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Much like the name suggests, a salary sacrifice scheme allows employees to sacrifice part of their salary and receive something else in return – usually in the form of a tax-free, non-cash benefit from their employer. In this article we look at different examples of salary sacrifice schemes, and how to set one up in your workplace.

A salary sacrifice scheme basically enables an employee to swap part of their salary in exchange for something else. This means that their take-home pay is lower, so both the employee and you as the employer will pay less income tax and National Insurance, but your employee receives a non-monetary benefit to the same value instead.

What are some examples of salary sacrifice schemes?

Some of the most common examples of staff salary sacrifice schemes include:

  • Childcare vouchers: These can be received tax free up to a certain amount each year, and used to pay for registered childcare
  • Additional pension contributions: Employees make a larger contribution to their pension pot
  • Cycle-to-work schemes: Where employees sacrifice part of their salary in order to purchase cycling equipment such as a bike and accessories
  • Work-based training: The employee has their training costs met in exchange for giving up part of their salary
  • Additional annual leave: Employees ‘buy’ additional leave in return for a portion of their salary

 

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Like everything in life, there are advantages and disadvantages to salary sacrifice (although this usually depends on your own circumstances).

Receiving a lower salary means employees have less income, so they’ll pay less tax and National Insurance if the salary sacrifice is eligible. Not all schemes qualify as being tax-free though, so the benefit the employee receives could instead be classed as a Benefit in Kind and subject to tax.

Reducing an employee’s salary amount also reduces the National Insurance contributions you need to make as their employer, though you’ll still be paying for the equivalent value of the benefit they receive instead.

It could affect an employee’s eligibility for some types of statutory pay

One of the biggest issues is that reducing their take home pay through salary sacrifice can affect an employee’s eligibility for some types of finance or benefits, such as mortgage applications or Statutory Maternity Pay (SMP).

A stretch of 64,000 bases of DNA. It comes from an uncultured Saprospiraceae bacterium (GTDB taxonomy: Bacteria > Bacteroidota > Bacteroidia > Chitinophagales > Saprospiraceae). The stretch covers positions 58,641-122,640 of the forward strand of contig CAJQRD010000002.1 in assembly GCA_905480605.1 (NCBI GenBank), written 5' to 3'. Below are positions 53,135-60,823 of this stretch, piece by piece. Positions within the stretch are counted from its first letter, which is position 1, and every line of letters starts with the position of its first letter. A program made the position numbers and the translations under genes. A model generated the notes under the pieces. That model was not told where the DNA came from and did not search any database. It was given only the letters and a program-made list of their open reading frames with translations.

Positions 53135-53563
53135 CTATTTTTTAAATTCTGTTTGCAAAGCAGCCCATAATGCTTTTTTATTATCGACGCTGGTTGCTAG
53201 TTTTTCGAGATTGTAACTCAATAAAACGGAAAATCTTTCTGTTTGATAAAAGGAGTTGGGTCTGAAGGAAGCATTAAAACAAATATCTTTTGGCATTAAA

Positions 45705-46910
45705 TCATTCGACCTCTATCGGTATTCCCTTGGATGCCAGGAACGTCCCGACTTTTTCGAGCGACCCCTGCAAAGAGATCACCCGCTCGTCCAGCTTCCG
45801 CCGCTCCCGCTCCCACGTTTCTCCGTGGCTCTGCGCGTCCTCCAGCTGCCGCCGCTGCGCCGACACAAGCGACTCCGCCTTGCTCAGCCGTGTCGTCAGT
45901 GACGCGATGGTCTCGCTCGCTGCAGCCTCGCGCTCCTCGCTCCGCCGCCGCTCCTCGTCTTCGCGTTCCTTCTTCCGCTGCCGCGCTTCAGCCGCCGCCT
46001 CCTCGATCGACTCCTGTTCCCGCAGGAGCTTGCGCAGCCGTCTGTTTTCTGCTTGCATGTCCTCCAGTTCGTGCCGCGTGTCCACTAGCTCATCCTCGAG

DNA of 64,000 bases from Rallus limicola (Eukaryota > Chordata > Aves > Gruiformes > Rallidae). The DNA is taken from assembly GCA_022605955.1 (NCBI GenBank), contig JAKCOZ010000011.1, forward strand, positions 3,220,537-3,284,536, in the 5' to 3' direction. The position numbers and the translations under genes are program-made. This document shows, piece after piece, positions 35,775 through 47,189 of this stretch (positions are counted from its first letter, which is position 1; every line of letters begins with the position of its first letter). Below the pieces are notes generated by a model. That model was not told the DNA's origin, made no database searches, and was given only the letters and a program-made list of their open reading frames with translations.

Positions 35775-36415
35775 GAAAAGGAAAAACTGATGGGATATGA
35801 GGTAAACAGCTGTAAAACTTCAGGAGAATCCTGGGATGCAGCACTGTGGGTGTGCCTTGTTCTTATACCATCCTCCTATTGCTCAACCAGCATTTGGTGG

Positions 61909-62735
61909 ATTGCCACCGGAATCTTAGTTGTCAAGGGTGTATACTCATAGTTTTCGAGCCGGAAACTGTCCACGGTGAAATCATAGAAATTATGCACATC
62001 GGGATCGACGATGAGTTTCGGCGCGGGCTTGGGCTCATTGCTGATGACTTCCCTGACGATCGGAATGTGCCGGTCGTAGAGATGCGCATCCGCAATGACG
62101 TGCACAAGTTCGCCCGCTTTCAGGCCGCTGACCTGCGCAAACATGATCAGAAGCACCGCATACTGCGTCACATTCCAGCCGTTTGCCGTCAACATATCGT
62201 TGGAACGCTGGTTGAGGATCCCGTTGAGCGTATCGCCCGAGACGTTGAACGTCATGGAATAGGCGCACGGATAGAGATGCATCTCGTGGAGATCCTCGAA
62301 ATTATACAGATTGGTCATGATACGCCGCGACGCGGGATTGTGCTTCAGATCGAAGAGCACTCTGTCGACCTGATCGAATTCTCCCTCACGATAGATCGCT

Salary sacrifice can also affect Statutory Sick Pay (SSP), even causing employees to loose their entitlement altogether if their average weekly earnings fall below the threshold to qualify.

If you do decide to offer a salary sacrifice scheme to your employees, it’s important that you make them aware of the potential risks before they agree to anything.

This depends on what sort of salary sacrifice scheme your employees are involved in. Some schemes are tax free, so you won’t need to make any deductions for them, such as:

  • Payment into a pension scheme and/or pension advice provided by the employer
  • Workplace nursery services
  • Childcare vouchers (and those provided directly by the employer before October 2018)
  • Cycle to work schemes (including bicycles and safety equipment)

It’s a bit different if the employee receives a non-cash benefit which is taxable though, such as a company car or a gym membership. This type of benefit is normally treated as a ‘perk’ – also known as a benefit in kind. Your employee will pay tax (and you’ll make employer’s NI contributions) on its equivalent financial value.

Your employee must agree to participate in a salary sacrifice scheme before joining, and the terms of this agreement should be reflected in their employment contract. It’s also important to ensure that sacrificing part of their salary doesn’t result in your employee earning less than National Minimum Wage.

 
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About The Author

Suzanne Goodier-Dodson

I'm a Senior Payroll Clerk with a degree in Mathematics, responsible for overseeing every aspect of payroll for our clients. In my spare time, I love to travel and going to gigs. Read my Staff Spotlight.

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